The buildings along the entrance to Fort Monmouth look pretty desolate. Bob Hugin, the Republican candidate for the United States Senate, held a news conference here to charge that New Jersey’s federal officials dropped the ball when they allowed the base closing commission to shut it down in 2011.
“The economic impact to New Jersey of closing Fort Monmouth was devastating to many communities and many, many families, so you heard 5,500 full-time jobs on the base lost. That was over $400 million of local payroll that was lost to New Jersey,” Hugin said.
Two freeholders vouched for that point of view.
“We got very little, if any, help from the federal representatives, which is I think the result, as you see here, is a lot of abandoned buildings and the state we’re in now,” said Monmouth County Freeholder Gerry Scharfenberger.
“Both of our federal Democratic senators refused to fight for New Jersey and for Monmouth County,” said Monmouth County Freeholder Patrick Impreveduto.
Hugin talked about the disruption of shutting it down.
“You can feel the sadness of the families that lived in the houses that are now closed down,” Hugin said.
He said the savings were less than anticipated.
“So not only did we get the short end of the stick in New Jersey of losing all these jobs and the economic activity and uprooting families, the federal government, and us as taxpayers, haven’t accrued the benefit that allegedly was to be achieved by this happening,” Hugin said.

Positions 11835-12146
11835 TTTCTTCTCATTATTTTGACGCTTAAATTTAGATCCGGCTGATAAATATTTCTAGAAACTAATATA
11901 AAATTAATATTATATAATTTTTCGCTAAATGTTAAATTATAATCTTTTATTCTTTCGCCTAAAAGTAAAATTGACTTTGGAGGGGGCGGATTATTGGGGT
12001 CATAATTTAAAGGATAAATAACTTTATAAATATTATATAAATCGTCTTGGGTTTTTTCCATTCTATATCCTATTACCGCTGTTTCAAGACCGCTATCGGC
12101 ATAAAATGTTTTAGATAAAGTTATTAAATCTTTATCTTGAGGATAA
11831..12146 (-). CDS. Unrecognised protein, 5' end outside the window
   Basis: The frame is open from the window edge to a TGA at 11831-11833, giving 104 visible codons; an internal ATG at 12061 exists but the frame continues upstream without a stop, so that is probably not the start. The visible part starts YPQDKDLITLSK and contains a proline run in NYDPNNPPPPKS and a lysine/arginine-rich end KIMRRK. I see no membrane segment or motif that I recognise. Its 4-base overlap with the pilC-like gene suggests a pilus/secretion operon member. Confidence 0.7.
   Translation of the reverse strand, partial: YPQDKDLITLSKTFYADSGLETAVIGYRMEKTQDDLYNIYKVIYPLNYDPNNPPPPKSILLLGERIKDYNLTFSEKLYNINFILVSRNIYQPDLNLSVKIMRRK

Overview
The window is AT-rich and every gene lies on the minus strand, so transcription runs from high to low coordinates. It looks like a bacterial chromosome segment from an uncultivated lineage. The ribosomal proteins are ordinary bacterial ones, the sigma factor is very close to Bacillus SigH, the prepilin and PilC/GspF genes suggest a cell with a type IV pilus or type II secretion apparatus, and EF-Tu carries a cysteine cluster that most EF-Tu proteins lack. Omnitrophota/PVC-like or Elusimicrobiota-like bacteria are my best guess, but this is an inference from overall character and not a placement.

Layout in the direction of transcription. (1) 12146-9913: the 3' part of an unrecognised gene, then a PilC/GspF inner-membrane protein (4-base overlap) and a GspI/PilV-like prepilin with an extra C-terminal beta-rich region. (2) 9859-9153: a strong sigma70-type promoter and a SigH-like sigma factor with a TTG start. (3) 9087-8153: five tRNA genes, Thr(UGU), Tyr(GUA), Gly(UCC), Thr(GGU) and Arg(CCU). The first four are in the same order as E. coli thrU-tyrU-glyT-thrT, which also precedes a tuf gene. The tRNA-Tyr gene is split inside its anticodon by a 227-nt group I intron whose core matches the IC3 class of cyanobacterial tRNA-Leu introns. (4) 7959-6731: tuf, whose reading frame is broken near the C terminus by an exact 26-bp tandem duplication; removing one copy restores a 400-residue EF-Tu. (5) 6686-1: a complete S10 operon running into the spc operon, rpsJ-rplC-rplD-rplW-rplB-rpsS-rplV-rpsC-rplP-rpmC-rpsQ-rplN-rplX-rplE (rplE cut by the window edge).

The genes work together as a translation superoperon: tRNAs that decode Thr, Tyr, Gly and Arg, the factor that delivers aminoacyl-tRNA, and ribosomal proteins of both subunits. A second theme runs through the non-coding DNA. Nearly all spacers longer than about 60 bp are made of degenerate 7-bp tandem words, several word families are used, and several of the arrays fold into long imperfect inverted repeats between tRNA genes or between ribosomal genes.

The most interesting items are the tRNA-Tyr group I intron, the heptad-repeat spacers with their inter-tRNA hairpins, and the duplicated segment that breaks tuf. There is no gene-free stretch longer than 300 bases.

Does Hugin blame the disrepair on his opponent Sen. Bob Menendez?
“I think there’s blame to go around for everybody. This base should never have been closed,” he said.
Hugin and Menendez have been hitting each other hard on ethical issues. Hugin has spent lavishly to focus on Menendez’s federal corruption trial that ended in a hung jury.
Menendez counters with a barrage of criticism over Hugin’s role as CEO of pharmaceutical company Celgene
“My opponent took the one drug that his company had, raised it 200 percent. A drug that is necessary for people who have multiple myeloma. It is a drug — the difference between life and death. He raised it 200 percent, and then he went to Russia and made the same deal in terms of the drug, and lowered it by 50 percent,” Menendez said at an event on Aug. 31. “Well if it’s good enough for Russia, it’s good for us here in the United States to get the lower prices as well.”
Hugin says the Russia charge is such a cheap shot and he won’t address it.
“I went to Celgene when the company has six weeks of cash left, and along with others, we turned that company into what today is an American treasure, an icon in the fight against cancer — turning multiple cancers from terminal diseases, to chronic diseases. And because that company walked the walked everyday, and in fact, in 2017 invested 45 percent of its revenue back into R&D [research and development], multiple cancers are on the cusp of being cured,” Hugin said.
A new Menendez ad out Wednesday focuses on Celgene. Hugin questioned why Menendez is running such a negative campaign.
“My campaign is about what I’ve done for the people of New Jersey. And I’d say if I had nothing to say about that and my whole campaign was about trying to tear down somebody who’s trying to make a difference in his life and his life was about producing results for people — everything he’s ever done in his life, whether it was the Marine Corps or at Celgene. I’d be embarrassed by that campaign that it’s only knocking down your competition when you can’t stand for what you’ve done because you’ve done nothing,” Hugin said.
The truth is, they’re both running negative campaigns.